Robin Schick prepares small packages of her chevre, or goat cheese, to sell at local area farmers’ markets.

It’s tempting to call this a cheesy story, but it’s not.

It’s a story about cheese.

Or, more precisely, about a woman who makes cheese. And who does so in the center of Sandy Springs, a town that in recent years hasn’t been known widely for its production of farm products.

That didn’t stop Robin Schick from setting up her cheese-making shop in the center of town.

“Today is Camembert Day,” Schick says by way of greeting as a visitor enters her little shop on Hilderbrand Drive.

She means this is a day she is making her camembert, one of several types she makes at CalyRoad Creamery. “We call days we make cheese ‘make days.’ This is a ‘make room.’”

Soon-to-be-camembert fills plastic forms so it can settle into the familiar, round shape cheese buyers find at the cheese counter. Schick, wearing a work apron over her clothes and a bright red bandana over her hair, moves to another part of her work area to package portions of goat cheese for sale.

“This is just plain chevre, plain goat cheese,” she said, carefully scooping balls of cheese from a large container, then weighing and putting them in small containers for sale at local farmers’ markets. “It is very simple.”

Schick, who’s 52, lives in Dunwoody. When she was younger, she worked as a flight attendant, then spent years as a stay-at-home mom. When her children grew to teenagers, she and her older sister, Cathy, talked about going into business together. They considered opening a chocolate shop.

The sisters grew up in Mount Airy, N.C., the middle kids in a large family, Robin Schick said. Cathy had a pet goat, so they considered the idea of making cheese from goats’ milk. “It really did start with that doe,” she said.

It seemed a natural fit. After all, they had grown up with a love of French cheeses, Robin Schick said, because her mother had a pen pal in France who brought the family cheeses and herbs. So they studied cheese making, consulting experts in Georgia and Vermont. “We did a lot of research,” she said. “We spent some time in North Carolina at a goat farm and learned how to make chevre there. I just really fell in love.”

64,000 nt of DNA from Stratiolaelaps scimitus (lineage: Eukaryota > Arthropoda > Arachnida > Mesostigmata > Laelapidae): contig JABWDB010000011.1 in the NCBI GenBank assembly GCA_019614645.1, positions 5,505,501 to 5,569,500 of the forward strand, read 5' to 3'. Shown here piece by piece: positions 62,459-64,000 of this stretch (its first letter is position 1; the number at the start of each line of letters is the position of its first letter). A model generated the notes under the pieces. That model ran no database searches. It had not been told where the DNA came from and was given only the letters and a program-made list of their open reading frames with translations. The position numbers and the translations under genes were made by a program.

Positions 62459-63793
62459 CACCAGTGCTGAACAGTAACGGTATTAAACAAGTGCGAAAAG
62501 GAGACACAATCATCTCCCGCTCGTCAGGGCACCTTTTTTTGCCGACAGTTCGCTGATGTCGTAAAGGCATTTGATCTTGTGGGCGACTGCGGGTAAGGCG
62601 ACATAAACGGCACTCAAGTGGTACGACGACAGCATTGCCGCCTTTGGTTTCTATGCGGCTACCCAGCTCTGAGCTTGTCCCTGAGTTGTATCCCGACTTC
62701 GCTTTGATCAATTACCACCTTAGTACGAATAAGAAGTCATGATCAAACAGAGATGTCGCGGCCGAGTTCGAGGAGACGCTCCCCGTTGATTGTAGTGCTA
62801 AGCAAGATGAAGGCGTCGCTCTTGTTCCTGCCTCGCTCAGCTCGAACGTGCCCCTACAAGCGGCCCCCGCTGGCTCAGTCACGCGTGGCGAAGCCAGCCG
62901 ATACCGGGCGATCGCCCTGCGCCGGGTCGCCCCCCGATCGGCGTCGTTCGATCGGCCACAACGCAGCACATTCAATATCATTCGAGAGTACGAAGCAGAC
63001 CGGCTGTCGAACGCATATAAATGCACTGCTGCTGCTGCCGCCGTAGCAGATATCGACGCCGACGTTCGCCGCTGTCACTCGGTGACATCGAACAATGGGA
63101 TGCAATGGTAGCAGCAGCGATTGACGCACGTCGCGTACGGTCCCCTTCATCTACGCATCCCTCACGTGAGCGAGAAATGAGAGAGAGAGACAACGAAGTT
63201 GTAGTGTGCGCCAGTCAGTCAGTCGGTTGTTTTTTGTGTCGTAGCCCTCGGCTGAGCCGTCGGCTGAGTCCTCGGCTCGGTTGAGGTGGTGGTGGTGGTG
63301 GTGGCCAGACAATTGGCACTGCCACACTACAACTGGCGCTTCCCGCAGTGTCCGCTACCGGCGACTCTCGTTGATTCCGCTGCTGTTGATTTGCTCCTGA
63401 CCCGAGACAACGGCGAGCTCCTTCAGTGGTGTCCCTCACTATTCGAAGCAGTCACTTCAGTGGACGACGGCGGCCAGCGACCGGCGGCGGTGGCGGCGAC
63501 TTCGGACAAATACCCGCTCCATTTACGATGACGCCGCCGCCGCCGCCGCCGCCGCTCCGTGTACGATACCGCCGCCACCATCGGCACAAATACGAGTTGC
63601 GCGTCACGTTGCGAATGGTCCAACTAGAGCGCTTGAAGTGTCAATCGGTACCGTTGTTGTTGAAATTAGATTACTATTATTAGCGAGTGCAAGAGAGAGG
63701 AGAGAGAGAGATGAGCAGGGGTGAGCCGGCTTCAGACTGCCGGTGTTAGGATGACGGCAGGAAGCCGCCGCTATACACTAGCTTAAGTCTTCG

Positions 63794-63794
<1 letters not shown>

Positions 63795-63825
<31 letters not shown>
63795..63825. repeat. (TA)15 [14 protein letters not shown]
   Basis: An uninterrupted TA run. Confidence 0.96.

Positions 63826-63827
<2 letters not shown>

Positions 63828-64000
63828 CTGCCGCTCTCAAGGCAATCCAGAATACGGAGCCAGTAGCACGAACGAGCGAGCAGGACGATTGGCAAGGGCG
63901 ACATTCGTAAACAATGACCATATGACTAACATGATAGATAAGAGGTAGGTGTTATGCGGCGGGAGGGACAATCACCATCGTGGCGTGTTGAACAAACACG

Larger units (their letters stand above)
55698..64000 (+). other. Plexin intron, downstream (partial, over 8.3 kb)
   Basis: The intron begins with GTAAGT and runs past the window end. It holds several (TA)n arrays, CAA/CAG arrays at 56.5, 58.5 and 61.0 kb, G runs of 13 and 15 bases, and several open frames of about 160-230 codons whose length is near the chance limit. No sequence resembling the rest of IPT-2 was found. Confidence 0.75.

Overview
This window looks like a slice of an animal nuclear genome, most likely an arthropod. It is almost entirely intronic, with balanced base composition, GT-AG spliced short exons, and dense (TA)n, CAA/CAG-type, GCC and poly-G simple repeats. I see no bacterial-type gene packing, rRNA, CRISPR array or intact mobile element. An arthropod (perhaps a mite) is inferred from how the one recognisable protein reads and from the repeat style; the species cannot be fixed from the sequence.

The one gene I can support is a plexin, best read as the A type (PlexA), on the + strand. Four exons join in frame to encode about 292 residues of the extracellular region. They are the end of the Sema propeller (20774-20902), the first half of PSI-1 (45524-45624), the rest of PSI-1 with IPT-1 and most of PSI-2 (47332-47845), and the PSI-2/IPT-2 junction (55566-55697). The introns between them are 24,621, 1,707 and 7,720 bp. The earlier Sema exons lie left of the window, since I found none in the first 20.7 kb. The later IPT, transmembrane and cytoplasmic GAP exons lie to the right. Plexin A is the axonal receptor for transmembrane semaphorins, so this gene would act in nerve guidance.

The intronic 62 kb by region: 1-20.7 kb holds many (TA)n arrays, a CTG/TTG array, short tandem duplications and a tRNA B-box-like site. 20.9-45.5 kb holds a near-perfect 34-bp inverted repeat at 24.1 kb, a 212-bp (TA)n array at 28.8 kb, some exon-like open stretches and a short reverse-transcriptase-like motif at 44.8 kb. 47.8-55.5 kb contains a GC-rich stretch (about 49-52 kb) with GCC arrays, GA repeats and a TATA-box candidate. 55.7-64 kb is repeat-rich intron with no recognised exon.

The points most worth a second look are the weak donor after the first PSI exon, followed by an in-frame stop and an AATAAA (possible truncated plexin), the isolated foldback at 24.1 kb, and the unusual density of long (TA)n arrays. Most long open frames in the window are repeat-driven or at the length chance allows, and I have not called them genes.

Soon CalyRoad was formed. That isn’t a real place, by the way. It’s a combination of the sisters’ names: Cathy Lynne and Robin Adair. They set up shop in Roopville, in west Georgia, where they thought they could find a steady of supply of goats’ milk. That didn’t work out, Robin Schick said, so last August she relocated the creamery to Sandy Springs to be near her home.

“Why make cheese?” she asked. “It is an interesting profession, if you love to make things. Milk is the most magical ingredient. We have milk cultures and enzymes and playing with the type of culture, the heat, the way you treat it after you’ve made the curd, is just amazing to me. It’s magical.

“It’s got a history, it tastes good and it’s fun.”

But in these days when pricey “artisanal” cheeses show up in restaurants and groceries and brag on their farm-bred connections, isn’t it a bit off-the-beaten path to make cheese in the city, instead of a place close to the cows and goats that provide the milk?

“You know, in France,” she said, “it’s very typical for you to see someone who makes cheese who doesn’t make the milk. I think we’re just doing what they do in France.”

And there’s nothing cheesy about that.

Know an interesting person or place in our communities? Email Joe Earle at

Joe Earle

Joe Earle is Editor-at-Large. He has more than 30-years of experience with daily newspapers, including the Atlanta Journal-Constitution and was Managing Editor of Reporter Newspapers.